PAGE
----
The pressure forced Facebook to get far more aggressive on mobile than it likely would have as a private company. The result: Facebook may become the first $1 trillion market cap company, because it dominates three of the largest messaging platforms and messaging will be bigger than social. Facebook’s CEO Mark Zuckerberg has since admitted being public made the company much better.

Twitter: The IPO went great, and then Twitter’s slowing user growth, struggles to get mainstream, comparison to Facebook, and leaky board room drama began. While there is talk of an acquisition, I’ve long argued Twitter is like a falling knife. At some $13 billion it’s still too expensive for the companies who can afford it to buy it, given its declining user growth and the fact that companies like Snapchat-- and even Facebook Live-- have leapfrogged what Twitter video should have become.

Did being public make Twitter “better”? That’s hard to argue. But would staying private have solved Twitter’s indecisive, slow, and iterative product problems? I don’t buy that one either.

Let's look at the closest thing we have to a "private Twitter": Pinterest. The day to day of running and working for Pinterest may be better, but I'm not sure Pinterest's long term prospects are. It has struggled to grow, struggled to get international traction, and even major redesigns are designed to go largely unnoticed.

As I argued before with Pinterest:

It doesn’t matter how “hot” the demo is. If you are online only, and only big on one demo, one slice of one country, there’s strictly a limit to how big you can grow. Even if that demo is as desirable as all media, television, celebrity, and athletes as was Twitter’s unique “demo.” If you want to be a company worth tens of billions, you have to have more.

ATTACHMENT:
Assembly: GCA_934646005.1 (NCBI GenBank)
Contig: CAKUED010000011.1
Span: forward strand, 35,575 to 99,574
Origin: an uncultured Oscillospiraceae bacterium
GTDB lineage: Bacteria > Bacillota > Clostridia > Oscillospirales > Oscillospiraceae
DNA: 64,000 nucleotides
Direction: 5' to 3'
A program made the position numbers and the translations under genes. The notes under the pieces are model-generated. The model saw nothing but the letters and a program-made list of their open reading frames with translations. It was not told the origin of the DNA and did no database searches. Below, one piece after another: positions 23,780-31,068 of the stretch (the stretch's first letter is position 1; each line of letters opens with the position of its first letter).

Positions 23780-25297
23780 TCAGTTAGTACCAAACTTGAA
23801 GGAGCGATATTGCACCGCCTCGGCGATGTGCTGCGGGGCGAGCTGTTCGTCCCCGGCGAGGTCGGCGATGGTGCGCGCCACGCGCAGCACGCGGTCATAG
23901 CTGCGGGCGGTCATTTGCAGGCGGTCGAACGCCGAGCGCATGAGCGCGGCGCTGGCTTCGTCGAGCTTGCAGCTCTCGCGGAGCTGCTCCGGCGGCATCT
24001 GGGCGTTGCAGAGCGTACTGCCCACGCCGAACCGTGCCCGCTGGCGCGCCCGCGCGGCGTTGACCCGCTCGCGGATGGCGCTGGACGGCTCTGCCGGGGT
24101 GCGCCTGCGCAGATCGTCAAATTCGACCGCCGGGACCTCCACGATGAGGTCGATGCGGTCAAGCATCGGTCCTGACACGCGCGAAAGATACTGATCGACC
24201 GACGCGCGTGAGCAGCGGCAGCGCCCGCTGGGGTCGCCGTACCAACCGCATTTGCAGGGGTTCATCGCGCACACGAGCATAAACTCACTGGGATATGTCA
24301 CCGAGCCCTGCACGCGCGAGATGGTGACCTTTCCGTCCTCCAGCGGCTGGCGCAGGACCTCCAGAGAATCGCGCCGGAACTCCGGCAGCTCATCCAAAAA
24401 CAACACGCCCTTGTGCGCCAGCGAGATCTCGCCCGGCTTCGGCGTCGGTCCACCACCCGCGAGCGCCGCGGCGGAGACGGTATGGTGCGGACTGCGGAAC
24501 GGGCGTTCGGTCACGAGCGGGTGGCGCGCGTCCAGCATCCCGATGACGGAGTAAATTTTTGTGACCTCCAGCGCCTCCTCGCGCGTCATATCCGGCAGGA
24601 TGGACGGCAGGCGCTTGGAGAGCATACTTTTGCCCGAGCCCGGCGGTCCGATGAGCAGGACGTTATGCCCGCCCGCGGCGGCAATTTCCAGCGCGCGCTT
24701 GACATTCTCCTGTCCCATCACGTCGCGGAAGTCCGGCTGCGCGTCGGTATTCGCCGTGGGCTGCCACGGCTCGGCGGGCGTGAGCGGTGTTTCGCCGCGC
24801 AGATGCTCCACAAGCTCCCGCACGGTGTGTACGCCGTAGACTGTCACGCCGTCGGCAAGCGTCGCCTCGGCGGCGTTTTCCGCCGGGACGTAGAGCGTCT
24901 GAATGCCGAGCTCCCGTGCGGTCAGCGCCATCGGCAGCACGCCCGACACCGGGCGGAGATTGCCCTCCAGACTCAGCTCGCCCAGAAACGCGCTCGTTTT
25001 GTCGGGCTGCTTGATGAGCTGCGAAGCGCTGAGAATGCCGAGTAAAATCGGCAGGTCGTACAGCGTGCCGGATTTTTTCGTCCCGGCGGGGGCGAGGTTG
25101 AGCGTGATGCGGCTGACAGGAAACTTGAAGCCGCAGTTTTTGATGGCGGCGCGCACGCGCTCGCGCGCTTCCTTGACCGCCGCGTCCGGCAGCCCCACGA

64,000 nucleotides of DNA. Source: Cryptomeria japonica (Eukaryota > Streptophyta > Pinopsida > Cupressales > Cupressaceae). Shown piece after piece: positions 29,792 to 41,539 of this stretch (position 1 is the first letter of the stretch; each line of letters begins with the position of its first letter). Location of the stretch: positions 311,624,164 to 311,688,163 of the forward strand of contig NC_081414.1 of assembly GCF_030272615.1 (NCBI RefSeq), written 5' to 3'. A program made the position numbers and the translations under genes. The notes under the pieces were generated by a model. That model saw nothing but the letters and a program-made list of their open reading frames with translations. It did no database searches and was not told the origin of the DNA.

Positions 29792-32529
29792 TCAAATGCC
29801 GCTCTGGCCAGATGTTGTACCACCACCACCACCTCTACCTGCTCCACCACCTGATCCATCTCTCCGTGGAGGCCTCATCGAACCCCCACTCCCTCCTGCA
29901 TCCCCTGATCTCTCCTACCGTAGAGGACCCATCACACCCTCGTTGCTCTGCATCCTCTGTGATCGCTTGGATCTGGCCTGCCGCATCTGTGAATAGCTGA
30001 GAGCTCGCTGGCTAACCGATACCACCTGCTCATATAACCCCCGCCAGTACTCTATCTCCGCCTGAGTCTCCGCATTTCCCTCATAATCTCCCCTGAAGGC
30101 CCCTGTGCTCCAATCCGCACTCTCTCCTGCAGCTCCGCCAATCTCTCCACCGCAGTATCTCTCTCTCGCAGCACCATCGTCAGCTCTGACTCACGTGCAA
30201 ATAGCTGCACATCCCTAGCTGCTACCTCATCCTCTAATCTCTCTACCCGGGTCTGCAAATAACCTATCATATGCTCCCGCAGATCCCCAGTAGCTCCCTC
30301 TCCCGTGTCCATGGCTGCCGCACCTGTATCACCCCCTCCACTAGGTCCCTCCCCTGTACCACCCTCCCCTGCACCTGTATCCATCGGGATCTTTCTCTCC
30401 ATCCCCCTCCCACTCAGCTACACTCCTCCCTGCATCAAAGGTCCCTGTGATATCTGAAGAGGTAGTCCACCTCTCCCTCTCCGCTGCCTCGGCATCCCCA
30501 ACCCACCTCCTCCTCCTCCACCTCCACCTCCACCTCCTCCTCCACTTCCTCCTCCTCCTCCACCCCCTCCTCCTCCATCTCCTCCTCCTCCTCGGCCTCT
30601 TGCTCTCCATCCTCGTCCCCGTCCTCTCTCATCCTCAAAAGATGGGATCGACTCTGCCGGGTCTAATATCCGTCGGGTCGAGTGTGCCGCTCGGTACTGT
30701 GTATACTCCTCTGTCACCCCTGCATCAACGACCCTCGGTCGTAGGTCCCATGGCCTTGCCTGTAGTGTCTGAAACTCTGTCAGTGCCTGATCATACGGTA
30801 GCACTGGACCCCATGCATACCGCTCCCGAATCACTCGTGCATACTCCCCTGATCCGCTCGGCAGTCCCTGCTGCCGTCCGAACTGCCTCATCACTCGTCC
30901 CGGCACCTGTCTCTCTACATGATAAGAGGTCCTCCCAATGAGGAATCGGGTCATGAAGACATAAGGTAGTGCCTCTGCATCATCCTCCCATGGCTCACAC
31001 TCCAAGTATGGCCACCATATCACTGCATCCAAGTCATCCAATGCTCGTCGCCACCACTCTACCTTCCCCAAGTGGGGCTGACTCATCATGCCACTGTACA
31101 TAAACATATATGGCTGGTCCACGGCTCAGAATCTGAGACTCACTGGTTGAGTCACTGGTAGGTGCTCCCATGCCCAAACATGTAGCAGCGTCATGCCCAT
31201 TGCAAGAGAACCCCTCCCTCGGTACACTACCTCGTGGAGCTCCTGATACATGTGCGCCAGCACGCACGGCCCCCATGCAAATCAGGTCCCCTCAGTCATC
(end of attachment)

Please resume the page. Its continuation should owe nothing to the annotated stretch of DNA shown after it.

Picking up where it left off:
It's hard to imagine Pinterest’s fate reverses dramatically as a private company, it just has a lot less noise, stress, and pressure around it.

If Twitter and Pinterest will face the same eventual fate, which is better: To be a large, influential company who is unable to pull out of a tailspin because it’s being battered by the glare of the public markets or a large, influential company who doesn’t have the glare or pressure of the public markets, but also largely kept its massive growth valuation… unrealized.

Well, Mike Maples gave the answer from the investor point of view loud and clear at Pandoland a few years ago:

“The first thing I’d like to do is have a public chance to thank Dick Costolo for the job he did. Some people may criticize him but you’ll never see me be one of those. He took over the company when he had crazy drama and all kinds of stuff to deal with and made my stock 30 times more valuable in less than five years, and built a real team... took it public. I remember a year ago everyone was saying Twitter was the Anti-Facebook and had their act together on this IPO... There is something vexing about that company where people are just bipolar in their opinions of it.”

He drew the line at too much sympathy for Costolo’s “what have you done for me lately?” war with Wall Street.

“There are two billion in poverty in the world," he said, "so I don’t worry too much about people who get rich running companies having scrutiny."

Indeed, think of all the billionaires who started companies that eventually waned. Jerry Yang, Tom Siebel, Scott McNealy. Venture capitalist Stewart Alsop used to brag about a house in Santa Fe that TiVo bought him.

Sure, there's something unsatisfying about a VC making money when it shoves a company onto the public markets that later fails. We saw that trend pushed to a dangerous extreme in the late 1990s. But before you get too hauty, remember, VCs actually making money is what enables the next entrepreneurs to raise capital with little more than an idea. 

An IPO-- even if the company later “goes Yahoo”-- is certainly better for early stage employees too. And isn’t part of the promise of the Valley that they eventually get rewarded for building something large?